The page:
U.S. communities with higher Hispanic, American Indian or Black populations also have the highest concentrations of metal in public water systems, new research reveals.
Researchers from Columbia University Mailman School of Public Health in New York City found significantly higher arsenic and uranium levels in public drinking water in Hispanic and American Indian/Alaska Native communities nationwide, as well as in Black communities in the West and Midwest. These areas have more arsenic and uranium.
The researchers said this study could be done now only because estimates of contaminant concentrations are finally available for the majority of public water systems.
“Our findings are particularly relevant to public health because there is no safe level of exposure to inorganic arsenic and uranium,” said first study author Dr. Irene Martinez-Morata, a PhD candidate in environmental health sciences.
“These findings support that inequalities in public water contaminant exposures are more severe in regions with more residents from communities of color relying on public drinking water and higher concentrations of specific contaminants in source water,” she explained in a university news release.
Arsenic and uranium exposure are associated with cancer, heart disease and other adverse health outcomes.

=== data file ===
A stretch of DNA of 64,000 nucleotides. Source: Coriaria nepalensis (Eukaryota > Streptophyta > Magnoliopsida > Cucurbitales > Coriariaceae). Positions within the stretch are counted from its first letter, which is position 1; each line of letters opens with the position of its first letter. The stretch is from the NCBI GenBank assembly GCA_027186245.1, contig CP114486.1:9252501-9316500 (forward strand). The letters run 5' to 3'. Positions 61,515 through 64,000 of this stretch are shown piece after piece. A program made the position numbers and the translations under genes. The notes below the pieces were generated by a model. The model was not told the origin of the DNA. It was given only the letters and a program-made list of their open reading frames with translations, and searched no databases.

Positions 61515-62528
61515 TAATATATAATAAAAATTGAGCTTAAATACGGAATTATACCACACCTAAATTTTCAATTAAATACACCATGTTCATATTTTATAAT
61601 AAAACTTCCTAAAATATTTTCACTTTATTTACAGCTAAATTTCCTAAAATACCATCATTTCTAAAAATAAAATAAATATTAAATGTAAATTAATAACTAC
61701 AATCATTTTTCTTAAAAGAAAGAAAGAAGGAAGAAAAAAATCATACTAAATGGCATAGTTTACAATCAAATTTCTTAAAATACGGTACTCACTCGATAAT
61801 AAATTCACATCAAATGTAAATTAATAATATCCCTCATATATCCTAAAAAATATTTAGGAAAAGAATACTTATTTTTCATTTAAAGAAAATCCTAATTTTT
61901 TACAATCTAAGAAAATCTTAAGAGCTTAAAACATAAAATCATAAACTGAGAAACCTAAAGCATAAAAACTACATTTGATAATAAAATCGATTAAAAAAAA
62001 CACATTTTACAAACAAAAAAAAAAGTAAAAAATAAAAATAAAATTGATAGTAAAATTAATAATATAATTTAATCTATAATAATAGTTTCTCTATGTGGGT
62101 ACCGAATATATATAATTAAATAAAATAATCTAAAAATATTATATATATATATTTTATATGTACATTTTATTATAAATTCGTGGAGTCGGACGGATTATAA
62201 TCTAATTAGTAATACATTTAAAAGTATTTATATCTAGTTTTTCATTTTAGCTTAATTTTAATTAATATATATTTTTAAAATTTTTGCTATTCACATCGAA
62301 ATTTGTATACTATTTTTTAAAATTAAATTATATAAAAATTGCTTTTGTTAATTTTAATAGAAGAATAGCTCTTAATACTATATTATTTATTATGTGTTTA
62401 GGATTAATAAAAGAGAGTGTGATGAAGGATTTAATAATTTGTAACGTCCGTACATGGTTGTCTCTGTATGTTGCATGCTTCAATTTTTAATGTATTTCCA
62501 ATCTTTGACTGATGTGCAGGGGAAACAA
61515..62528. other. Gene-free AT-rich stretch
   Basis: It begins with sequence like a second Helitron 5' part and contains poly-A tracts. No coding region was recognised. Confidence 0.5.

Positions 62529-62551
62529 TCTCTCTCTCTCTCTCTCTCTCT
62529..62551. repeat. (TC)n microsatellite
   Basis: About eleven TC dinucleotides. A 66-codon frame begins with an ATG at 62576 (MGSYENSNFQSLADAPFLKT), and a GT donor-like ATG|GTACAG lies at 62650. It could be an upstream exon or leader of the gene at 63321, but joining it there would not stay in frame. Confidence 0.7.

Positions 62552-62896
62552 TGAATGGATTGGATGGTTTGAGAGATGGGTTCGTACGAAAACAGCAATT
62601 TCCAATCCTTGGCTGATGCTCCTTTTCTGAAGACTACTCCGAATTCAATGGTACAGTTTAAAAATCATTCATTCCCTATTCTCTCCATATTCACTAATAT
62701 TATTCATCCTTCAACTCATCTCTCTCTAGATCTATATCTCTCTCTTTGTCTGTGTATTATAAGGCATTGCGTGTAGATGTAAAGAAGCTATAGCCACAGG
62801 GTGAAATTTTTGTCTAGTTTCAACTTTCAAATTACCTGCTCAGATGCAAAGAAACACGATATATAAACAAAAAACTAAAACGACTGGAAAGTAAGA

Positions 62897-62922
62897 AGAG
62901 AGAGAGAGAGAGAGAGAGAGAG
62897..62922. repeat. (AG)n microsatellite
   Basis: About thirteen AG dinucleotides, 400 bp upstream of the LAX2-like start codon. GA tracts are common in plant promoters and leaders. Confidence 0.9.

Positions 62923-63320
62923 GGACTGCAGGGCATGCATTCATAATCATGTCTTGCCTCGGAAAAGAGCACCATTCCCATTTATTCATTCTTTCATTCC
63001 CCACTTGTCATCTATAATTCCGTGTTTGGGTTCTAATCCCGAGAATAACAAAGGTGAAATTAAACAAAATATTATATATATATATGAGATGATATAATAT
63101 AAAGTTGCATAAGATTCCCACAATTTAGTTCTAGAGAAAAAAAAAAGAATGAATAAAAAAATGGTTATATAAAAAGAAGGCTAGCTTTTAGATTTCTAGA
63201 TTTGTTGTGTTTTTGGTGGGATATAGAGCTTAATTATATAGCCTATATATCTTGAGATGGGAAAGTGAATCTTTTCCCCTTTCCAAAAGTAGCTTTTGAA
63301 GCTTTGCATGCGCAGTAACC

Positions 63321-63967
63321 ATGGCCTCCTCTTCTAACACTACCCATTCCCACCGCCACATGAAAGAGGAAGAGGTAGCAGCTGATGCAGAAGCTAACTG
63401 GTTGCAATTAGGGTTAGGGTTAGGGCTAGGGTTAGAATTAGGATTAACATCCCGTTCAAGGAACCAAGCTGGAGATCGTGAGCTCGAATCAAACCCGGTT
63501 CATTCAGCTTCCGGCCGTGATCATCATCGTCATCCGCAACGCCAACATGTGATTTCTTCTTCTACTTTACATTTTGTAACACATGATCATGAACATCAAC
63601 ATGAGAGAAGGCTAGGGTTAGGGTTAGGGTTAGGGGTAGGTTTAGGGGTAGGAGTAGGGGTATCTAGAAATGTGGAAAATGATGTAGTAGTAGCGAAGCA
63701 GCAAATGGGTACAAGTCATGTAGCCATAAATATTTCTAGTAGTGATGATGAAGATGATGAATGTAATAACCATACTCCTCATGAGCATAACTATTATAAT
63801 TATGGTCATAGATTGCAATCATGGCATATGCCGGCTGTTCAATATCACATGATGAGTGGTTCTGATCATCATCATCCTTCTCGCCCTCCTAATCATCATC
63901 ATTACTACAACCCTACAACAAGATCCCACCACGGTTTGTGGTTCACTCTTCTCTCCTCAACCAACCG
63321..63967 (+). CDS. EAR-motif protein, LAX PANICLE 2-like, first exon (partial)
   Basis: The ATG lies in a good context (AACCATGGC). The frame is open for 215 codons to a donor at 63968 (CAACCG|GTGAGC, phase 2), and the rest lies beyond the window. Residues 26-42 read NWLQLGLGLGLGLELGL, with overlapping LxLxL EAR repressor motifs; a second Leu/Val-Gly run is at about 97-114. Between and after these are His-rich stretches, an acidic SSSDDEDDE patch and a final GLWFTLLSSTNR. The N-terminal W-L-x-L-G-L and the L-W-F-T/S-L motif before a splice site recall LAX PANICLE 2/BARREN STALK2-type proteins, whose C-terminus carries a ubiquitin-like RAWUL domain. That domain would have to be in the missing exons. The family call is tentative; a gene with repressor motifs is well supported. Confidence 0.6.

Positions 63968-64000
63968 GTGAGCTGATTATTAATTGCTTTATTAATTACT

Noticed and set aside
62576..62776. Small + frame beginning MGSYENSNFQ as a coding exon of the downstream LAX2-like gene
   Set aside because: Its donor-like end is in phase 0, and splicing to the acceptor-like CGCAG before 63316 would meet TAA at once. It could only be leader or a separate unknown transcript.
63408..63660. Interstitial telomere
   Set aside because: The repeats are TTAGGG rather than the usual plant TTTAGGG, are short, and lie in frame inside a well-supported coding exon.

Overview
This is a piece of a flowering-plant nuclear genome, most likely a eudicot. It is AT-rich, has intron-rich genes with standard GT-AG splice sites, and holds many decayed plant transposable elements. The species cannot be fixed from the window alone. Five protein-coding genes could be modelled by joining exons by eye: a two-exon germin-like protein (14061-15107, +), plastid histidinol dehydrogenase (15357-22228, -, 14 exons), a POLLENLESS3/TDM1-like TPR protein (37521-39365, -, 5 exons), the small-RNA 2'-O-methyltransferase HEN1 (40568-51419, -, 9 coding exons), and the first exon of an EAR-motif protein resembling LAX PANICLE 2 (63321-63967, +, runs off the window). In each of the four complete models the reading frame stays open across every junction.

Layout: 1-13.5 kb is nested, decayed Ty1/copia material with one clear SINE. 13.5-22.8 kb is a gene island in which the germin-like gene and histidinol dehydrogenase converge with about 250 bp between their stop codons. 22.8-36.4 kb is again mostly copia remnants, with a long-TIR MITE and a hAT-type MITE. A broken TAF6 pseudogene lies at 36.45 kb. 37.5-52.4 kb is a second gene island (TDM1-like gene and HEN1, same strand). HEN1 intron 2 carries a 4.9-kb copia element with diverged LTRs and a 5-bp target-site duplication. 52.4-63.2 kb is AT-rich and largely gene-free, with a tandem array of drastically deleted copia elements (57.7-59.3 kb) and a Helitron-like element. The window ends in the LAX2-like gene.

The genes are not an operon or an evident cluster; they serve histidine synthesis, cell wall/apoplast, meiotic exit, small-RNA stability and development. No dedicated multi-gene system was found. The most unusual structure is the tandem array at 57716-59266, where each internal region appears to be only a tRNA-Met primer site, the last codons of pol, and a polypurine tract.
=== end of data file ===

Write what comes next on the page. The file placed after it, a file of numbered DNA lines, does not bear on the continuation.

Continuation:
The U.S. Environmental Protection Agency (EPA) sets a maximum contaminant level of 30 µg/L for uranium and 10 µg/L for arsenic. But its non-enforceable goal for both metals is 0 µg/L, because there is no known safe level of exposure to either.
“All communities, regardless of racial/ethnic makeup, deserve access to clean, high-quality drinking water,” said Anne Nigra, assistant professor of environmental health sciences. “Our analysis indicates that this is not currently the case in the U.S. Even after accounting for socioeconomic status, communities of color have higher arsenic and uranium in their regulated public drinking water.”
For the study, the researchers used county-level estimates based on the most recent publicly available nationwide monitoring data gathered by the EPA.
Water metal concentrations were available for 2,585 counties for arsenic and 1,174 counties for uranium.
The research team did parallel analyses for each racial and ethnic group.
“The quality of your drinking water should not be related to the racial/ethnic makeup of your community,” Martinez-Morata said. “Our findings can advance environmental justice initiatives by informing federal regulatory action and financial and technical support to protect communities of color.”
The study findings were recently published online in the journal Nature Communications.
Visit an interactive map of county-level community water systems metal concentrations.
The U.S. Centers for Disease Control and Prevention has more on chemicals that can contaminate drinking water.
SOURCE: Columbia University, Mailman School of Public Health, news release, Dec. 14, 2022
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